Study Tours, Millennials and Rick Tobias on Changing the World
It is good for your heart and mind to work in an environment with young people. They keep you on your toes. Many of our Tyndale students are from the Millennial generation, born between 1980 and 2000. They are known as digital natives. They grew up with a computer in their homes and cell phones in their hands. They are known to be technologically savvy, and they are also unique in terms of their faith experience and practice.
A recent Barna study found that 70% read their bibles on a phone, tablet or computer, not from a book. When looking for a church 56% turn to the Internet first. And when the Millennials want to find spiritual content, Bible studies, Christian music or discipleship materials, six out of ten turn to the Internet. These statistics are important for church leaders to understand.
Perhaps equally important to understand is that by the time the Millennials turn thirty, 43% have given up on their faith.
Among those who have given up on their faith is a large group who still consider themselves Christian, but who do not feel comfortable in the church. They feel like they “Don’t fit in anymore.”
At Tyndale we take these findings seriously. And we want to help you – the Church – to meet the needs of Millennials. Here is how we want to help. We offer training for leaders and pastors to better understand the needs of the Canadian culture and suggest ways of reaching out to the Millennials. We offer a safe and challenging environment for young people to grow in knowledge and faith. Let us help your church today. Take a class, come for a seminar, send a student. The challenge ahead of us is great, and together we will reach all generations for Christ.
Blessings upon you,
Rev. Dr. Rob Patterson
Director, Alumni & Church Relations
For almost 25 years Rick Tobias led Yonge Street Mission and he is currently serving as the organization’s Community Advocate. Since 1984 Rick has been an adjunct professor at Tyndale Seminary. This is the third installment in a four-part series that takes us through a discussion with Rick about what is needed in church leadership today.
Do you want to change the world?
“I think we need leaders who don’t want to change the world,” states Rick, an unusual opinion in today’s culture.
Whether it is in the church or outside of it, there is a constant call for people to step-up and change the world we live in. But Rick believes that “we need leaders who want to be changed themselves and who may want to live out the gospel in their little corner of the world.”
So, how do we transform the world? “We transform the world by listening to God carefully so that God shapes the culture of the church and God shapes the direction we take and perhaps most importantly that God shapes us.”
“I know by faith that if we will stop and listen to God and believe that God will make us different then maybe someone around us will be different too,” Rick asserts. “Not many of us get to be Billy Graham. Most of us are pretty average. I don’t even know that we should be asking the big questions. When I find myself thinking about doing really great things, it is usually coming from me.”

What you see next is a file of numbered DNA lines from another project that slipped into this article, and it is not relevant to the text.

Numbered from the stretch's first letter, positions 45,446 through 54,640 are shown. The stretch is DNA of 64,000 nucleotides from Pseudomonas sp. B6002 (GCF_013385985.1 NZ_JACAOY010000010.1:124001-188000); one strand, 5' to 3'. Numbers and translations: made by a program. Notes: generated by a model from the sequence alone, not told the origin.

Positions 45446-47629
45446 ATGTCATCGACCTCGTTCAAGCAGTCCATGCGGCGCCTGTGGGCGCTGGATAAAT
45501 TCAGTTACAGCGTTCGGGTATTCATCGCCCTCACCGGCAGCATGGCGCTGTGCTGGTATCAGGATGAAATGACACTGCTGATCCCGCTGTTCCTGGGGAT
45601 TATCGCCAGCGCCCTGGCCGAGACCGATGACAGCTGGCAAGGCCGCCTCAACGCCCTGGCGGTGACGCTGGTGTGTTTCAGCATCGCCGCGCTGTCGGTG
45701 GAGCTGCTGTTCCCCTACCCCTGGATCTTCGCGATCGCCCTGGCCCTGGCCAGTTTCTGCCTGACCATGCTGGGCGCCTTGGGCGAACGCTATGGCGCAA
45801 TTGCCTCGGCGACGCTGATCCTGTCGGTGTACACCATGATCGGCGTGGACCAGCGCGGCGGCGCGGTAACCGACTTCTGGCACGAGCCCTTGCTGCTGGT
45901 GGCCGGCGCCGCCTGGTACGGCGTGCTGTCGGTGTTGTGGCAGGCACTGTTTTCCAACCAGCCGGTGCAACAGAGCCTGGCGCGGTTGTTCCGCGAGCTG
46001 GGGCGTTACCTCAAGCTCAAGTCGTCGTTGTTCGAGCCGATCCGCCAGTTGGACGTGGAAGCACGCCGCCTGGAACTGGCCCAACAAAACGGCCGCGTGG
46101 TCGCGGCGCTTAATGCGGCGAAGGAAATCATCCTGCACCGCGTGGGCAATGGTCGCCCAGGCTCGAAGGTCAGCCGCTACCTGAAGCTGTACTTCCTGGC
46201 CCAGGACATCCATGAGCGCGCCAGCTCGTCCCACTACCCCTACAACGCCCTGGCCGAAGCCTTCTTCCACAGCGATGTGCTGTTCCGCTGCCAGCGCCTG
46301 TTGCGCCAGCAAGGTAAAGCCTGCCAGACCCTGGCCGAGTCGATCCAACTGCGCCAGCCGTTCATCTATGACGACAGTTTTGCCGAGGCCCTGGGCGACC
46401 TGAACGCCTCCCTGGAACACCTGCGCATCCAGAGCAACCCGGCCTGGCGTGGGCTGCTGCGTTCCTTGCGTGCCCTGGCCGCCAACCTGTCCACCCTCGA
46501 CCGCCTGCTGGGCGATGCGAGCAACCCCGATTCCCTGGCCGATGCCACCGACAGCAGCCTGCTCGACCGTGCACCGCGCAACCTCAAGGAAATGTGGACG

Rick is committed to the world around him. “It’s not accidental that I have been 30 years at Yonge Street Mission; there have been other jobs and ministries along the way. I am here because I think somehow there is something good that happens when we stay in one place for a long time. We don’t get to change the world, it’s been 30 years— is the community any better? Actually, it’s worse. But over 30 years I have seen miracles and I have seen lives changed and I have seen seeds of hope take root and blossom.”
“I believe that God calls us to be the pastor or shepherd of a people. We need to commit ourselves to journeying with a people through all their wilderness years. Maybe something fun will happen. And my testimony is that something fun has happened. Most of the leaders I know are smarter than me and are part of communities that are far more prestigious than the community I belong to. Regardless, I can say that for me it has been a wonderful journey.”
Faith Talks 2014
Since 2007, Tyndale has invited well-known Christian leaders from a wide range of disciplines to speak at its annual Faith Talks lectures. The purpose of Faith Talks is to hear from a speaker who has a unique perspective about faith that will “ engage the Tyndale community with the integration of Christian thinking and spiritual formation,” said George Sweetman, Dean of Students at the university.
This year, Christian songwriter/musician, author and Christianity Today columnist Carolyn Arends spoke about her experiences and insights about wrestling with doubt.
Israel & Jordan Tour (Oct 23 - Nov 4)
Please bring your church leaders on a sacred journey to the Holy Land and Jordan. Walk the ancient streets of Jerusalem and experience the Dead Sea. The tour includes a journey to the lost city of Petra, a truly once in a lifetime journey.
For more information, please click here or send an email to email@example.com